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Breivik victim revisits shooting-island of Utoeya

Monday, April 09, 2012 - 02:33

April 10 - Alexandra-Maeva Norya Peltre talks about the day she stared Anders Behring Breivik in the eye as he shot her in the leg days before testifying in his trial. Rough Cut (no reporter narration).

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(ROUGH CUT ONLY - NO REPORTER NARRATION AND CLEAR WITNESS ACCOUNT) She last saw Anders Behring Breivik on the shore of Norway's Utoeya Island when he looked straight at her, raised his rifle towards her and pulled the trigger, calmly. Now, 18-year-old Alexandra-Maeva Norya Peltre is about to face him in court as he stands trial for killing 77 people that summer's day. The trial of anti-Islam fanatic Breivik is due to start on April 16 and Peltre is one of several called on to testify. She recalls the order of the chilling events for us. "I called my mum and then I told her that I love her and I hung up and I started to run because I heard some more shooting," she told Reuters as she relived the events of the July afternoon of last year during a trip to the little wooded island where Breivik killed 69 people and maimed 33 at a Labour Party summer camp for youths. As she walked across the island, she pointed out the various places she had taken as hiding spots. She said there was a kind of pattern. First there were screams and then there was shooting and it all seemed to go on forever. Earlier that day Breivik had set off a fertiliser bomb at government headquarters in Oslo, killing eight and injuring nine. Peltre was one of the last people shot on the island. By the time Breivik aimed his Ruger semi-automatic rifle at Alexandra, he had prowled Utoeya island in a police uniform for almost an hour, repeatedly luring youngsters by saying he had come to save them. She ran from hiding place to hiding place with a small group, shushing those who cried aloud and veering around bodies. When her moment with Breivik finally came she believed most of her 563 campmates were dead and had no idea why. "He pulled out his gun and I saw him right in the eyes, actually, when he pulled out the gun. He was looking right at me and then I just remember poof", she said standing at the place where she was shot. She jumped into the cold Tyri Fjord, almost a kilometre from the far shore. She held her face above water, but no more bullets came her way. "I had a hole in my leg and I started running to the water and then I started swimming in the water just so I could go to like a place where I had water to right over my eyes so if I was standing on my toes I could see something, but if I wasn't standing on my toes I could hide," she said. Breivik surrendered to police less than 100 metres away, seemingly proud of the day's carnage. An officer applied a tourniquet to Alexandra's thigh that may have saved her life. Court-appointed psychiatrists have declared Breivik psychotic and a second opinion is expected on Tuesday (April 10). But to Alexandra it doesn't matter what the diagnosis is. "For me, that's the same, if he's insane or not, as long as he can't do the same thing that he did to some other innocent people," she said.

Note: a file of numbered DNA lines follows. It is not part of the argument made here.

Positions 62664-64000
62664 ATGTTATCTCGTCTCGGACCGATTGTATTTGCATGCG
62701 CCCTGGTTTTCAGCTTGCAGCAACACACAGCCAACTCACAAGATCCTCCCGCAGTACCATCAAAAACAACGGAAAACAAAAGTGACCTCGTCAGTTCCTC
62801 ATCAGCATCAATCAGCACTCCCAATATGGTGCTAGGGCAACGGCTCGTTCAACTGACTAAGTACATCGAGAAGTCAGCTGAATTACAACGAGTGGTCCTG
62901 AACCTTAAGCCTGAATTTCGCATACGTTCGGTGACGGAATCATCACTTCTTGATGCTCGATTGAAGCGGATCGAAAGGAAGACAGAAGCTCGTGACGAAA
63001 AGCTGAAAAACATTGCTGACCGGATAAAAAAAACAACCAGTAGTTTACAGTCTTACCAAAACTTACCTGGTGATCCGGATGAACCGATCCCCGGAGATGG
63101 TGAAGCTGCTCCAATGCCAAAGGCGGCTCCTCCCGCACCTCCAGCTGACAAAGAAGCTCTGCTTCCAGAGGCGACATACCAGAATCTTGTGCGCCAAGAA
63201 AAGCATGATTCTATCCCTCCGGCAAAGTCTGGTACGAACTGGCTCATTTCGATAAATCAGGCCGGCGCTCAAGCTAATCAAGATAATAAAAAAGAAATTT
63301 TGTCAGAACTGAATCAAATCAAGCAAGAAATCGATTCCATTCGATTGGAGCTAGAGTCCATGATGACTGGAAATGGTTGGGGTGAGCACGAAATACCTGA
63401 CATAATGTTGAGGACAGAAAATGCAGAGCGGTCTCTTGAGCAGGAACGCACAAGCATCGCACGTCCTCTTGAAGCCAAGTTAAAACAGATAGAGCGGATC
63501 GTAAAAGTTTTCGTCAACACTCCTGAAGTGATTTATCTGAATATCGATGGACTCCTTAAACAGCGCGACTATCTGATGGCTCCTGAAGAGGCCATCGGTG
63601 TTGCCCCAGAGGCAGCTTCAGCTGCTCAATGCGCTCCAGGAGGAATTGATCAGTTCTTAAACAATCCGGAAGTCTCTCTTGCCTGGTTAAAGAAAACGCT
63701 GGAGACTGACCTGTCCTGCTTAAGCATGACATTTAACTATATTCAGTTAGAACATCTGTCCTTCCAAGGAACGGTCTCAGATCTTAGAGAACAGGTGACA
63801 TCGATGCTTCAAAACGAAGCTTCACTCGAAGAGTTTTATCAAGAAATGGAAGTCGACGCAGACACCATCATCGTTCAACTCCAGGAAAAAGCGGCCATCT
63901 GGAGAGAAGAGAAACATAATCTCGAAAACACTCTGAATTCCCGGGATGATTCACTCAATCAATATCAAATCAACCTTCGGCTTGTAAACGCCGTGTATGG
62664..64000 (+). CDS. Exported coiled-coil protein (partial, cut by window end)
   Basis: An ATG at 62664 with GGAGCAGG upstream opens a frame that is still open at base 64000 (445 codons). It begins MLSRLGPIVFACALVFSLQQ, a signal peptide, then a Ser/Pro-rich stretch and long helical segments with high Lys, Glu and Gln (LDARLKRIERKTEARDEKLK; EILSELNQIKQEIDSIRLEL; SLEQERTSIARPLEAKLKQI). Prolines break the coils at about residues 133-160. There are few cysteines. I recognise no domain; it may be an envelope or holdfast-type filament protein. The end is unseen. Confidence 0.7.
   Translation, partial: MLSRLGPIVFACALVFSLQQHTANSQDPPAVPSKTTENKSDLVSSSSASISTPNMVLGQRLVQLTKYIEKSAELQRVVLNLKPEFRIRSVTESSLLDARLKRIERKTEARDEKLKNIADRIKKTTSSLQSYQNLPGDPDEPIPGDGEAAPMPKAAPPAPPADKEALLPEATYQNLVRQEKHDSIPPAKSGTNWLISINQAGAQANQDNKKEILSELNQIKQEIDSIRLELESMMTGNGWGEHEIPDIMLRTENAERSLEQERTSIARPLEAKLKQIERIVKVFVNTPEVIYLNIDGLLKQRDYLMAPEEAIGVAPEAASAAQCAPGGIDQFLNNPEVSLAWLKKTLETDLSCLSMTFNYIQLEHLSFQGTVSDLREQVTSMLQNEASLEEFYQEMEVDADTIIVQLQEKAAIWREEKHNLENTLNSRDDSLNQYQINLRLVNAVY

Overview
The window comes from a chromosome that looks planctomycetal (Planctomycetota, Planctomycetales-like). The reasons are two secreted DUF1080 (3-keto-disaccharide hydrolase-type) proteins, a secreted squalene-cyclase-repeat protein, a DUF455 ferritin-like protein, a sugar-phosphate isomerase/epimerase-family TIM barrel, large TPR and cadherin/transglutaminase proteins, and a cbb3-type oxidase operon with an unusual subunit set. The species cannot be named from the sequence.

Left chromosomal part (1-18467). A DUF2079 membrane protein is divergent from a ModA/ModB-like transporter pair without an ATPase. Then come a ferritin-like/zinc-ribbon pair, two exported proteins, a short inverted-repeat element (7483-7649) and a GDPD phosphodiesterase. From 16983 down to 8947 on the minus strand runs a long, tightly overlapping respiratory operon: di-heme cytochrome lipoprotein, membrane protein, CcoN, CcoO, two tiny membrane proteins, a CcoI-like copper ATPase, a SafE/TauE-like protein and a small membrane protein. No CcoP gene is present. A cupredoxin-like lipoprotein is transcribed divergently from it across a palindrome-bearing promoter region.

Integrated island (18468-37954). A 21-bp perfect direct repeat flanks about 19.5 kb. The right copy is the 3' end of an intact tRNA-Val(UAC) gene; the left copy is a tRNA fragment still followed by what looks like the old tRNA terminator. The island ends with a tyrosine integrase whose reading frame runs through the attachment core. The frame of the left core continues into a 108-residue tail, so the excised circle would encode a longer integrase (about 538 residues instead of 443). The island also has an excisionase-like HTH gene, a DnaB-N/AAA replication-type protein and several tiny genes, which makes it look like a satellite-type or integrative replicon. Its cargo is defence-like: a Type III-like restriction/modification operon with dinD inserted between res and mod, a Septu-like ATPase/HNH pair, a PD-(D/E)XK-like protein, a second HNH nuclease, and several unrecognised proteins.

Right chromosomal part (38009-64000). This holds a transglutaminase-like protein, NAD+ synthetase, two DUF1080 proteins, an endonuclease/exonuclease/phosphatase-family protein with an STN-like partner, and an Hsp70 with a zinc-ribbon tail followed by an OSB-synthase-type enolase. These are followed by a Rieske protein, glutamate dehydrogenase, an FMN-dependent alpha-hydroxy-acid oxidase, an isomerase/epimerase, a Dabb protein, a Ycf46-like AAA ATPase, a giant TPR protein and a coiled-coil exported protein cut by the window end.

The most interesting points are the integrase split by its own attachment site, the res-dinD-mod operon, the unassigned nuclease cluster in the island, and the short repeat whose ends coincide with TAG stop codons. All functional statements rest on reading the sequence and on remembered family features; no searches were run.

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Breivik victim revisits shooting-island of Utoeya

Monday, April 09, 2012 - 02:33